Skip to main content

Windy then cool

Windy then cool:

For many parts of Minnesota last Saturday through Monday (August 22-24) was the windiest 3-day period this summer, as well as the windiest period since mid-April.  Average wind speeds for all hours ranged from 15-20 mph, and peak gusts each day ranged from 35 to 45 mph around the state.  From the stand point of normal climate conditions for August, this was a highly unusual period fueled by the passage of a strong low pressure system across the state and into Canada, a pattern more commonly seen in the late autumn period.

In the Twin Cities area from noon on August 22nd to 5pm on August 24th over half of all hours MSP reported a mean wind speed over 20 mph, with peak wind gusts over 45 mph.  Other stations reporting wind gusts over 45 mph included Rochester, Ely, Crookston, and Hallock.  Both Elbow Lake (Grand County) and Flag Island (Lake of the Woods County) reported wind gusts over 50 mph, not good for those fishermen out on Lake of the Woods.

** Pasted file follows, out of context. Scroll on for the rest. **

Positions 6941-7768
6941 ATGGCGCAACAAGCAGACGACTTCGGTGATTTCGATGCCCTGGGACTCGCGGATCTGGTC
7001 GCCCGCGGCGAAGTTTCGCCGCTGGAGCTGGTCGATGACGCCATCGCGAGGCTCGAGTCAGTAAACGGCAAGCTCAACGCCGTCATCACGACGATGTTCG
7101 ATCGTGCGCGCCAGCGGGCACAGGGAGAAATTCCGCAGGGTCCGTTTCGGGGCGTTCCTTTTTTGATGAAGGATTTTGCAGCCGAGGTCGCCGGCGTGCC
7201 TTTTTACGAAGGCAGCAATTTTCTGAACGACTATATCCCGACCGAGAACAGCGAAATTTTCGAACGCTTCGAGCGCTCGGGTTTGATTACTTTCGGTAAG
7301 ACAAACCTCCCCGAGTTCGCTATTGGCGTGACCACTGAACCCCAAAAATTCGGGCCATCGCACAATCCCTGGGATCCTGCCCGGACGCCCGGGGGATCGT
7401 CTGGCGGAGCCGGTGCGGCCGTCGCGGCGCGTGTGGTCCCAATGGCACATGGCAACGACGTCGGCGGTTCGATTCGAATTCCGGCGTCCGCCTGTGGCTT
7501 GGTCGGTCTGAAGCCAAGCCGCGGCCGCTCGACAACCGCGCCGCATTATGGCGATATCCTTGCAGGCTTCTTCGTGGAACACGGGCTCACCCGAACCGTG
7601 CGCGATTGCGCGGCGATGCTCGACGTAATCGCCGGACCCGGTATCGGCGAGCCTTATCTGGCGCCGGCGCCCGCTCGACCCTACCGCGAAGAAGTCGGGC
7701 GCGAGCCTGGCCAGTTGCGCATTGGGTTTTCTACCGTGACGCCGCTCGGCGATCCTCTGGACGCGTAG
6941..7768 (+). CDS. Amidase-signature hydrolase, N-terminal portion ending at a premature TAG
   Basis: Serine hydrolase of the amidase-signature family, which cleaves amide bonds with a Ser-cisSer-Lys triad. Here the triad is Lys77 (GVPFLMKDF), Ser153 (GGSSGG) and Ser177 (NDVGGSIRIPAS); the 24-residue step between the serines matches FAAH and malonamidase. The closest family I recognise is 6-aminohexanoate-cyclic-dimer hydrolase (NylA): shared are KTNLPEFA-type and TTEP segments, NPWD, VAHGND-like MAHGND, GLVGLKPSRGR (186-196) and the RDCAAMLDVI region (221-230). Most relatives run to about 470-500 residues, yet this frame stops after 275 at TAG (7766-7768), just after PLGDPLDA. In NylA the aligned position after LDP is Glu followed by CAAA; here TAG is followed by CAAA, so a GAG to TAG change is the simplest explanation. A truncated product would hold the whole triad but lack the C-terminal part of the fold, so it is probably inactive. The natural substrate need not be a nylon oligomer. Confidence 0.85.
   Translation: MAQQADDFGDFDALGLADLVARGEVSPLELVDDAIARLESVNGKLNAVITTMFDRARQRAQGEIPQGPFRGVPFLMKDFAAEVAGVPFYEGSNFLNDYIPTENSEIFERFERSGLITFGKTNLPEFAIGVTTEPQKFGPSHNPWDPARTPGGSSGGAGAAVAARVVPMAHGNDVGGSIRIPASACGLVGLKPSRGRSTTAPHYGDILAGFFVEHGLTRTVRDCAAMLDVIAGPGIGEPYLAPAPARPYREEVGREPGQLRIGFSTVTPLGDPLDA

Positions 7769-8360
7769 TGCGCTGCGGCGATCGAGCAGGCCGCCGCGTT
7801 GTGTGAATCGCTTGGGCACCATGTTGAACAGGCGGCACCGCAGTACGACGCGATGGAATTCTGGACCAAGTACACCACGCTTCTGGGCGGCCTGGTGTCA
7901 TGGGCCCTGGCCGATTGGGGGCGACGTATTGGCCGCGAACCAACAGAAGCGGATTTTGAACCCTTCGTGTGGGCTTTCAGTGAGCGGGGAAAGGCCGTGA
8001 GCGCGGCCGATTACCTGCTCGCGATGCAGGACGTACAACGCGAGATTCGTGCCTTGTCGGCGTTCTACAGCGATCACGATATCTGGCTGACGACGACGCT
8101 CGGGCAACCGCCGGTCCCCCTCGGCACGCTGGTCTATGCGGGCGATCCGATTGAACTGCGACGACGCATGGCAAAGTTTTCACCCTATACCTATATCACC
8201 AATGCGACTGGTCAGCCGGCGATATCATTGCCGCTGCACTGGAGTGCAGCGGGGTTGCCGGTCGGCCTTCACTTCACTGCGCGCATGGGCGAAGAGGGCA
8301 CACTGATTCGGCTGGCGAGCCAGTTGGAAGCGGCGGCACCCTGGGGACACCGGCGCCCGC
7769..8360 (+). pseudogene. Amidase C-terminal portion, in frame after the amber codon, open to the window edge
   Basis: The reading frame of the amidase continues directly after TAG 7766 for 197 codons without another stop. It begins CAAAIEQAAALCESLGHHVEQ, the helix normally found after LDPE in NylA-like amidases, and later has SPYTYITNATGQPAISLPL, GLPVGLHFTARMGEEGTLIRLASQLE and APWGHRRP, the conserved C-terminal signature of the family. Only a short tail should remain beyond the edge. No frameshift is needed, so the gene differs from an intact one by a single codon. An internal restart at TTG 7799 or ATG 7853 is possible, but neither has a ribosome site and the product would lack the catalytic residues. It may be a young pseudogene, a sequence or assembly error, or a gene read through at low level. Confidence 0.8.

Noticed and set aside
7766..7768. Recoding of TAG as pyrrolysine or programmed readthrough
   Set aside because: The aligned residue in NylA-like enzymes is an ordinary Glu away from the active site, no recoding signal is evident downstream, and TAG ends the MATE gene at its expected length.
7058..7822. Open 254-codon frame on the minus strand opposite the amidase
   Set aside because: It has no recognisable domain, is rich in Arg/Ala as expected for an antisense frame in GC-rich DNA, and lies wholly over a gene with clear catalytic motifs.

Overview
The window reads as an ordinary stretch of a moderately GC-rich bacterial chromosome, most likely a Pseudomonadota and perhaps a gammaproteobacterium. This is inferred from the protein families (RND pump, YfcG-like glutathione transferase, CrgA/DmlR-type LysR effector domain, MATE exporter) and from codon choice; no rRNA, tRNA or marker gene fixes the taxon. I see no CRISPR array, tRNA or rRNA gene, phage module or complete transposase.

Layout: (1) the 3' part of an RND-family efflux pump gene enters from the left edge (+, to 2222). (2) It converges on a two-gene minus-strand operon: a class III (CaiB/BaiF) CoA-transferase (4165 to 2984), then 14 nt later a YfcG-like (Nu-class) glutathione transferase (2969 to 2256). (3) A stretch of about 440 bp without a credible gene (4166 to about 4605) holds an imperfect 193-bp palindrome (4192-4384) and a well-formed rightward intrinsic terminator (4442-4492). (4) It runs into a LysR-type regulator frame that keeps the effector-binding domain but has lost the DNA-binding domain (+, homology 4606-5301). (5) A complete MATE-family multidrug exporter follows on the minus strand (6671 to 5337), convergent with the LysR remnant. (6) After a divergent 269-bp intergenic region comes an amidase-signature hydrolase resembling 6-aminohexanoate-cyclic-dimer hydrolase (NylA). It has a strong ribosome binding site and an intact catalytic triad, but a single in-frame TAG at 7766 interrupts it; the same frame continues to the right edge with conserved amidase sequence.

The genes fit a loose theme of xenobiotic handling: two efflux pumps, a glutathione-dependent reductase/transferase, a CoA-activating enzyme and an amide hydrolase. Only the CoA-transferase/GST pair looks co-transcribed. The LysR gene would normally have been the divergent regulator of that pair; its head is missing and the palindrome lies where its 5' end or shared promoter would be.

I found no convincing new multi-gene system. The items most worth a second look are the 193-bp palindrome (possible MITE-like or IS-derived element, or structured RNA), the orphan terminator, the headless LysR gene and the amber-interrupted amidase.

One positive dimension to this unusual windy period was that persistent smoke from Canada's summer wildfire season was temporarily flushed out of the state.  Also following the passage of the low pressure system cooler air from Canada with much lower dew points brought some morning low temperatures in the 30s F to International Falls, Cass Lake, Grand Rapids, Thorhult, Brimson, Cotton, Floodwood, Kabetogama, Orr, Tower, and of course Embarrass (just 33°F).  The cool air mass also brought some record cold maximum temperatures to a few Minnesota communities including 58°F at Cotton and Cass Lake on the 24th, and even more on August 25th which included a very chilly 49°F at Isabella, 51°F at Ely, Cook, and Tower, 56°F at Bruno (Pine County), and 58°F at Isle (Mille Lacs County).

State Fair Weather:

The 12-day run of the Minnesota State Fair has begun at the Fairgrounds in St Paul.  For those who are interested I will be there at noon on Friday, August 28th for the broadcast of TPT's Almanac program, live from the Minnesota Public Radio Booth (corner of Judson and Nelson), and again at 11am on Friday, September 4th at Carousel Park for an MPR broadcast of the Minnesota Weather Quiz with host Tom Weber.  I will also be doing a book signing (for 2nd Edition of Minnesota Weather Almanac) from noon to 1pm that day.